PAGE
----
ERNIE AND ERNESTINA: Searching
Book Two, Chapter Fourteen: Christmas Eve
On Christmas Eve, Ernie often took us to a movie. He started this tradition when Joshua was little.
It’s another Chrismtas Eve, so this afternoon I treat Joshua and me to Judd Apatow’s This is 40.
Fifteen minutes into the film, I go up to Joshua — he’s sitting much closer to the screen than I am — and say: “Can you bear this any longer?”
“It’s bad,” he says. Still, he’s willing to sit through it.
I go back to my seat but soon get up again. “I have to leave, Joshua. I’ll walk home.”
It’s only a ten-minute walk — I do this walk all the time — but Joshua gets up from his seat and leaves with me. “I didn’t like the husband or the wife. I didn’t even like the kids,” he says in the car. “I didn’t like the story.”
“Everything was too much,” I say. “Even the house was too stuffed. Do these people love each other? If they do, it’s not a love I recognize.”
Perhaps loving families don’t make good movie material. Where’s the conflict? But loving families make life livable, worthwhile — maybe the only thing that does, I think now.
The other night I met with Jeanette, my friend from the Grief Connection. I told her what I’d just read in one of my co-dependency books: that two people don’t really love each other in a healthy way unless they can live without each other.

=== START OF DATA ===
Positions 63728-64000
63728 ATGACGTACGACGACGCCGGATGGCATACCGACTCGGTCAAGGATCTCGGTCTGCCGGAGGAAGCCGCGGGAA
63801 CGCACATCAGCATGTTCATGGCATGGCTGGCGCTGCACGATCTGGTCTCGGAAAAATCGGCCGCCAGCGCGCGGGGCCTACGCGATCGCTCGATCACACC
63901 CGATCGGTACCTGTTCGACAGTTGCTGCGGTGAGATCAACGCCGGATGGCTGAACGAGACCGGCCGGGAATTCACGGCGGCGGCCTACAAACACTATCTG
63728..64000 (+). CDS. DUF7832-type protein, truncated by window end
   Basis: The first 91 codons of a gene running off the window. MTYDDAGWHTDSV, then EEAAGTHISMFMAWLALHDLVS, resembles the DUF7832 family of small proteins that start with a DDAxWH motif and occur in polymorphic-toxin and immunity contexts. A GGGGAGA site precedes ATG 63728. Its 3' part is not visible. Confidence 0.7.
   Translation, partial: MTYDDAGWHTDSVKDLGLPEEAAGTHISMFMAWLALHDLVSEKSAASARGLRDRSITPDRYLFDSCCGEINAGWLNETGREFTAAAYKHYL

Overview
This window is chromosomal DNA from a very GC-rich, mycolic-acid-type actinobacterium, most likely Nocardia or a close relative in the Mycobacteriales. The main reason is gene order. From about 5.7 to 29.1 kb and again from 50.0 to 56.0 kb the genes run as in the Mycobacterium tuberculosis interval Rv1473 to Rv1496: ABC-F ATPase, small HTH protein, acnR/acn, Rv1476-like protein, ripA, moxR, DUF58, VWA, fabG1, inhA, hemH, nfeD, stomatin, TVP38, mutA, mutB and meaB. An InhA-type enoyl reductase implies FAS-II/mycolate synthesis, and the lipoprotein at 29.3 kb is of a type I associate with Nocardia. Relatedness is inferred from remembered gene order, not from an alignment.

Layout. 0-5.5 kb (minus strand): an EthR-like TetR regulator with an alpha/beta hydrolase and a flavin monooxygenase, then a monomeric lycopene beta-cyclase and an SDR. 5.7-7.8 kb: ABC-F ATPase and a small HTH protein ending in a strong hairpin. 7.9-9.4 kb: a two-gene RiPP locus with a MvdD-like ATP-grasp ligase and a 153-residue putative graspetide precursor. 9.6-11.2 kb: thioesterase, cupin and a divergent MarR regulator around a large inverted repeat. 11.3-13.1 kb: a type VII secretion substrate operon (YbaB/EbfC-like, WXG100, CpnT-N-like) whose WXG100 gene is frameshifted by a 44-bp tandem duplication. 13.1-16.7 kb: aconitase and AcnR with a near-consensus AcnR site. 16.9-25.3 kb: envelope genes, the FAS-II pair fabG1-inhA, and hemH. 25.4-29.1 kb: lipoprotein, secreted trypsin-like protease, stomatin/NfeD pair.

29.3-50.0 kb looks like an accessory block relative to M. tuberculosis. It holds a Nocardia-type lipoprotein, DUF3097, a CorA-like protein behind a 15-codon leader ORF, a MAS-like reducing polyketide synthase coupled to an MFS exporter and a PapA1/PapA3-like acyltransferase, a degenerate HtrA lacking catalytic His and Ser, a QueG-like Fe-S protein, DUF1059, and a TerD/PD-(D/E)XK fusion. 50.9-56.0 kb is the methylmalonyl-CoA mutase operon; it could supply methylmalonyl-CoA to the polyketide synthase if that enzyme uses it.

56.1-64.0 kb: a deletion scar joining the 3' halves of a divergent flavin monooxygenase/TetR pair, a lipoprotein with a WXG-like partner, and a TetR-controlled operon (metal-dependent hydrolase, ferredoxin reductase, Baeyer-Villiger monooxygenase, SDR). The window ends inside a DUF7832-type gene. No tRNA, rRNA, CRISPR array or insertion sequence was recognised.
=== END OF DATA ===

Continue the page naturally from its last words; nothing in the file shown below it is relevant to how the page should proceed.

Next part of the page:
“I understand that, but I don’t entirely agree,” she said. “It’s the risk I took with Jim, to give myself over so fully to him, and he to me, that we felt like one person. It’s the risk I would take again because it felt so good to be that close to him. It means that I miss him more now that he’s gone and I suffer more, but our life together was worth the suffering I endure now. I still talk to him. I say good-night to him. We have a long-distance relationship.”
Were Jim and Jeanette co-dependent? Or were they inter-dependent — together for a common good while also maintaining their individual independence?
Jeanette had a life separate from Jim’s life and is continuing it: going on Buddhist retreats, studying to be a Buddhist sensei. She has a life without Jim. She just misses him.
Besides, it’s not for me to say.